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The Beauty of Esther

Back in May Courtney Joseph from Women Living Well spoke at my Moms Group and since then I’ve enjoyed reading her blog.  Now she’s working on reading through the Bible in 3 years and has invited other women to join her in this Good Morning Girls Study.  I’ve decided to join along and will be blogging along with others.  Each Friday I’ll share what God has taught me through the week.  If you’d like to join along too, here’s the schedule.

This week we took a look at chapters 1-6 of Esther.  Here’s a little bit about what God has been impressing on my heart as I studied Esther this week:

Esther.  When I think of Esther, I picture her as a weird-looking scallion/leek thanks to my most recent exposure to her story, via my little kids.

Veggietales dvd esther cover

But pushing that image aside, I see the true Esther as this amazingly beautiful and brave young woman.  When I was reading through her story I was most struck by chapters 4 and 5.  In chapters 1-3 we see the set-up for the story to unfold.  King Xerxes attempts to show off, Vashti defies him, he gets rid of her and makes Esther his new queen.  Meanwhile, Haman gets angry at Mordecai, Esther’s cousin and plots to take out all the Jews as a means of revenge.  Then in chapter 4 Mordecai sends a message to Esther, urging her to beg for mercy on behalf of her people (Esther 4:8).  I find her response to his request interesting.  It’s interesting because we’ve seen her listen to him before, trust in his guidance, and do as he says.  Back in chapter 2, verse 10 we learn that she conceals her family background because Mordecai had instructed her to do so.  Mordecai raised her ever since her parents died and she trusted his wise advice in the past.

But this time, she responds differently.  Instead of saying “Sure, I’ll go straight to the king”, she reminds him that approaching the king without being summoned could cost her her life.  He in turn lets her know the harsh reality of the situation in verses 13-14.  Her position is no guarantee of safety.  And if she remains silent, “deliverance for the Jews will arise from another place…” (v 13).  Basically, God doesn’t need her to save them.  Mordecai believes that God will deliver them with or without Esther… but this doesn’t mean that she should remain silent.  She has come to a royal position “for such a time as this” (v 14).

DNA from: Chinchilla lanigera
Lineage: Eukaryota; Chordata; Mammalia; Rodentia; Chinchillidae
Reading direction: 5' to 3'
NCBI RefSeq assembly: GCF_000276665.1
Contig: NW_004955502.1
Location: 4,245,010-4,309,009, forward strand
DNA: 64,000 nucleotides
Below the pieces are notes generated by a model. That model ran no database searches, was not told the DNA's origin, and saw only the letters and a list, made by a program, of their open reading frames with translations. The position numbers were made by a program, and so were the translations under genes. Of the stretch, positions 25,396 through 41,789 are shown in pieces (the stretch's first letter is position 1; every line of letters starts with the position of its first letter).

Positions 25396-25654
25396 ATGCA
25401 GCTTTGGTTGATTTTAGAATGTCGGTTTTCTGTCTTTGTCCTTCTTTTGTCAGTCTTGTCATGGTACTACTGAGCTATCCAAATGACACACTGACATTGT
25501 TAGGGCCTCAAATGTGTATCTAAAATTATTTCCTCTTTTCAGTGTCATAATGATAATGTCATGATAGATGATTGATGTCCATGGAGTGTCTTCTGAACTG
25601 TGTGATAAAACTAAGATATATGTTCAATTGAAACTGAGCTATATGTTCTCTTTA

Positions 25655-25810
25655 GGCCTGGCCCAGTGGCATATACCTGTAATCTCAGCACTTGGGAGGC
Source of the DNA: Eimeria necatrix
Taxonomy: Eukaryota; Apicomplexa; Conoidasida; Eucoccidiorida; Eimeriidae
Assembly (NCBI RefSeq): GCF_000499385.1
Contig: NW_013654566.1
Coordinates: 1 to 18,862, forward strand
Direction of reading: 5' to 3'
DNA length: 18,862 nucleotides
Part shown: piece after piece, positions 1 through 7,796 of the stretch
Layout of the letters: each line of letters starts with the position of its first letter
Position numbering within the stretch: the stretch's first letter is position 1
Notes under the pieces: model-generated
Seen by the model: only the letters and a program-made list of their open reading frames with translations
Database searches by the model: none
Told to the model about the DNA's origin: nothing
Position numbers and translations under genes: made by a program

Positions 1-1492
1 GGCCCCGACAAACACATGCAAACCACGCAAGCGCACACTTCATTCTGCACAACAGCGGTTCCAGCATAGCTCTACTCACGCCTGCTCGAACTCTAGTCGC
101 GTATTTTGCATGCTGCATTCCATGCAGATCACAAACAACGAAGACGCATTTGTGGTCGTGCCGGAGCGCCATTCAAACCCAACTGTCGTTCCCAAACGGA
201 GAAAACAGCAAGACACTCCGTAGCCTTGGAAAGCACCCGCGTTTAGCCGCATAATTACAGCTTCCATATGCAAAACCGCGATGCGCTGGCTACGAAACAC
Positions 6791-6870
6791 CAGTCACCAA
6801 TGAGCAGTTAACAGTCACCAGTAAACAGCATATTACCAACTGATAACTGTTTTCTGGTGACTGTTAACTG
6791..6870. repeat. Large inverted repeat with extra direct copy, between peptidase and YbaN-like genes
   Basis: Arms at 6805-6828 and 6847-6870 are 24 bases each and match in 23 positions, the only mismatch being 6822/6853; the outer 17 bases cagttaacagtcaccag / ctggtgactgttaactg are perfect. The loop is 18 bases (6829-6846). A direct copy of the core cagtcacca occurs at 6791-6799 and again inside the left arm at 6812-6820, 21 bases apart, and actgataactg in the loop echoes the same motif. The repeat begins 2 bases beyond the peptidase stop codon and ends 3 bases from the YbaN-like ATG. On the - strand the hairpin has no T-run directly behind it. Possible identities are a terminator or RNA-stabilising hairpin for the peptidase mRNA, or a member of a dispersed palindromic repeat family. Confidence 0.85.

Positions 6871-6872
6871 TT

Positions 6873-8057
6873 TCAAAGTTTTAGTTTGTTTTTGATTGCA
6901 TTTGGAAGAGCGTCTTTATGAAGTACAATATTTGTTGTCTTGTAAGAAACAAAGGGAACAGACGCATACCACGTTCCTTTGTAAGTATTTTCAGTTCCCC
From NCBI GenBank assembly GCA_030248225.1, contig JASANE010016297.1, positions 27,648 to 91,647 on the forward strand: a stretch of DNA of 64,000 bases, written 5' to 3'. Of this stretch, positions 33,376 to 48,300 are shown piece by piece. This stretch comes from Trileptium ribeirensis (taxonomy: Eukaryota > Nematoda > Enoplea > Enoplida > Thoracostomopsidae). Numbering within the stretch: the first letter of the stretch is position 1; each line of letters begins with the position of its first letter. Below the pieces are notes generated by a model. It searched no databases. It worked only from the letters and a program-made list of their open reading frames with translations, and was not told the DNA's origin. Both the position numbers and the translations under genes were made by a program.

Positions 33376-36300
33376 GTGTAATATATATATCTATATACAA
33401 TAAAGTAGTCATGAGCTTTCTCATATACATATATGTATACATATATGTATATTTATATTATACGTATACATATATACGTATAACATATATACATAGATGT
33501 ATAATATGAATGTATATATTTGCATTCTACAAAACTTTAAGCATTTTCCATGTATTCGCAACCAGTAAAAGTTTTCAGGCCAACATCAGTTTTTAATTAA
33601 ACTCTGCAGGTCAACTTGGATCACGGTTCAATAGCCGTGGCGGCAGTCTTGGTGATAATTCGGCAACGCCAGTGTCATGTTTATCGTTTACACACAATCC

It’s that weird thing about God’s will, isn’t it?  God doesn’t really need us, but he does use us to accomplish His will.

We see that Esther takes his counsel to heart and she gets her plan together in verses 15-17.  I can just picture the determined look in her eye as she says “…And if I perish, I perish.”  Even though it’s not her initial reaction, she summons the courage to do what God has placed her there to do.  She makes known her reliance on him by fasting and praying and reaching out to the community to do so for her and with her.  Physically she would go in alone to the king, but her mighty God and an army of her people would be with her spiritually.

The banquet she holds for the king in chapter 5 is a success and that night God works in the king’s heart to set up Mordecai for honor and Haman for defeat.  I’m not gonna lie, I kinda enjoy the literary justice in chapter 6.  Haman thinks that he’s designing his own honor, but in the end he has to be the one to lavish it on Mordecai.  As we end chapter 6, Haman is being hurried away to the second banquet that Esther has prepared.

If you want to see how the story ends please read along with us!  Tomorrow’s reading is Esther Chapter 7.  We’re doing one chapter a day.  This is the month’s reading plan:

Esther reading plan

I’ll be back next week to share my thought’s on the week’s readings.  In the meantime, think about your own life… is God calling you to be brave like Esther?  Know that even when you have to take a stand alone or face great personal risk that you’re never truly alone.  God is always by your side, and through the beauty of community others can be there with you through prayer and fasting as well.  Let me know if there’s anything that you’d like prayer for and have a wonderful weekend!

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Friday 5th of September 2014

Isn't Esther such a wonderful story of redemption! I love it and there are so many practical applications to be made for us now!


Friday 5th of September 2014

It is a great story!


Friday 5th of September 2014

I picture the Veggie Tales characters too! The king is so old in that version, but when we read the story from the bible I picture him as young and handsome. I'm probably wrong! ha

I think the line you quoted from Mordecai about help arising from somewhere else was my favorite out of all the readings. I just love how his unwavering faith. It amazes me! It really shows a huge difference in how he views the world from most of us I think (or at least me!). Instead of thinking, "Esther, you have to-you are our only chance" he is saying, "Here is an opportunity for you to glorify God, take it or leave it, but he will use someone else if you don't step up". I even told my husband if we ever have a fourth baby and it's a boy, I want the middle name to be Mordecai :)


Friday 5th of September 2014

Mordecai's faith really is unwavering, isn't it?

Bridget Childress

Thursday 4th of September 2014

Thank you so much for sharing your thoughts on the study so far. My kids LOVE the Veggie Tales version of this story! It was literally the first thing that came to my mind when we started reading this.


Friday 5th of September 2014

You're welcome! My kids like the veggie version too, though initially we had to put it away for a while because my older son was scared of the hooded figure from the Perpetual Land of Tickling.

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Mary Martha Mama